How best to develop ukulele skills?

There are many reasons why people enjoy and play music. Some people are happy to learn to  strum a few chords and there’s definitely a place for that. Others like group strum alongs which can be terrific social events. Many ukulele and other niche festivals can be social meet ups and places where people would rather jam that actually listen to seasoned performers. A major ukulele social media site ran a poll where only 22.8 % of those polled would attend an event to see experienced performers v 52.9 % would prefer to jam with friends. Online there are lots of people asking questions about how to develop skills and the advice can be at times “questionable” at best although well intentioned. Phil Doleman wrote a great article on this very subject here 

In the UK there’s a great interest in promoting ukulele festivals and festival style events with one happening almost every 3 weeks, often with the same core artists. Some of these events have workshop opportunities for learning usually in a 60 minute or 90 minute format. In the past these snapshots have been a lot of fun, but of course there’s only so much you can do in this limited period of time. Memorable ones to date include a claw hammer introduction from Aaron Klein and a rhythm workshop by Phil Doleman. My observation in recent years is that many workshops are not fully sold out even though the actual festival is fully subscribed. This again reconfirms that the festival format is often focused on social interactions rather than learning.

The more intensive learning retreat model is in my view a much better way to develop skills for the following reasons. Firstly those attending have committed a period of time (usually a weekend) solely to musical learning. This makes such events a real immersion process. I have personal experience of attending two wonderful Martin Simpson workshops. This would typically be for a maximum group size of 30 attendees. During this time, we each have a unique opportunity to ask questions and learn a huge amount about the technical aspects of learning but also many other aspects of performing. The frame of the learning environment means students can really forget about worldly activities and only focus on music.

In the UK Sorefingers  have ab excellent reputations for providing excellent learning for students. Both Phil Doleman and Percy Copley are teachers with this group. In June this year Matt Stead is providing a very welcome new learning initiative with a residential ukulele retreat that looks very well organized with some really excellent teachers. See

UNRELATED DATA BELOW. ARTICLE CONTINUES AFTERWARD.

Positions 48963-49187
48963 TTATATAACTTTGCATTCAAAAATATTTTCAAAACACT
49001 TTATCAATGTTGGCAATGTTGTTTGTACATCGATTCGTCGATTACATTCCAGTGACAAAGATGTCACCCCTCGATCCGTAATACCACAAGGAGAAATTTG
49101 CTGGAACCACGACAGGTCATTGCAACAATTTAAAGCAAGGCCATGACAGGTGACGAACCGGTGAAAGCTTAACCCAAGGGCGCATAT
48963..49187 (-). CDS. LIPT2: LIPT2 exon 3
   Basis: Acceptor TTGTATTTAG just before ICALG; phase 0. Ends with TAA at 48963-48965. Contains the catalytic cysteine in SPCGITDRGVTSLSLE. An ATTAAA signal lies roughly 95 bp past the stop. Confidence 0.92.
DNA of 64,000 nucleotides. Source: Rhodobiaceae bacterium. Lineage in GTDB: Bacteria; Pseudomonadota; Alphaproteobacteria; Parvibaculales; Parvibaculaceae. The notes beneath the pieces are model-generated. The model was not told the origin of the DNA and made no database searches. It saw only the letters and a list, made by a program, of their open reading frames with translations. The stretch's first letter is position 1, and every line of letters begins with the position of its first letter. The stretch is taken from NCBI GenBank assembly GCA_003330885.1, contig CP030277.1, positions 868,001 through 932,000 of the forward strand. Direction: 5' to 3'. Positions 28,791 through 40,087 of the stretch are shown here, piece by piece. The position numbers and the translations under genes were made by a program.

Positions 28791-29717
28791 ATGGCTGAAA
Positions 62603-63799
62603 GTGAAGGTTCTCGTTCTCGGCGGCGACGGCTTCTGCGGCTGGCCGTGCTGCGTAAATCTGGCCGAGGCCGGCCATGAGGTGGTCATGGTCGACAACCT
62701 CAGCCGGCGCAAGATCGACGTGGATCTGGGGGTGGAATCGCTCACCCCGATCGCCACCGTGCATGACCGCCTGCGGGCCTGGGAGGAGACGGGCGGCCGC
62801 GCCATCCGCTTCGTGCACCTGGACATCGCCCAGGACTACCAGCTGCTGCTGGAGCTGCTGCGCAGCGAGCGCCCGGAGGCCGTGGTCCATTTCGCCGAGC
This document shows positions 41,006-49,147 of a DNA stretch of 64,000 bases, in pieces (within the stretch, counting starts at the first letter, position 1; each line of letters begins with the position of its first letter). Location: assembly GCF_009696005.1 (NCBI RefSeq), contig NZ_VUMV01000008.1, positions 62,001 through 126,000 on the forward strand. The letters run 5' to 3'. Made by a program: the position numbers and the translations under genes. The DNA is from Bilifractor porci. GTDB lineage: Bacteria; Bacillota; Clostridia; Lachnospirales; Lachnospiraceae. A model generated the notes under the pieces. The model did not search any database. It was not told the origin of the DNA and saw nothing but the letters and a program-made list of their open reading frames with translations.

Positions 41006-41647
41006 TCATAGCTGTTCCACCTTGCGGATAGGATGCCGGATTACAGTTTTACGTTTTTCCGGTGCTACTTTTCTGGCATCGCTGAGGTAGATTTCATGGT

OUS is all about creating NEW ORIGINAL MUSIC. Musical education is a key element in making this possible and in my view investment in developing such skills is time well spent. We never stop learning and being in the company of music professionals is only going to help with that process.

4 Responses to How best to develop ukulele skills?

  1. Kristy 5th January 2018 at 2:57 pm #

    I have never heard of these learning workshops. I am off uke festivals this year to concentrate on writing, and i’m not very social anyway. But if anyone knows of any of these actual ‘learning’ festivals I would be very interested in that. Let me know.

  2. nick cody 5th January 2018 at 3:17 pm #

    These are not usually described as “festivals” but more as music retreats. Having attended a few I think they are brilliant for people who want to develop skills

  3. Alan Thornton 5th January 2018 at 3:26 pm #

    I forget which famous writer, when asked how to improve as an author, answered,”write, and write and write and write”.
    I think that, in a similar answer to how to improve as an musician, someone might answer, “play, and play… but do so alone, and challenge yourself. Also, improvise when playing with other people or groups. Strumming chords you read from a lead sheet will only get you a short way down the road.”

    • nick cody 5th January 2018 at 5:39 pm #

      I agree 100% but there does seem to be a lot of enthusiasm among many (not all) uke players to resist any kind of musical development and creating new music. There’s a real joy of exploring what the instrument can do and how it can be used to express a wide range of music styles

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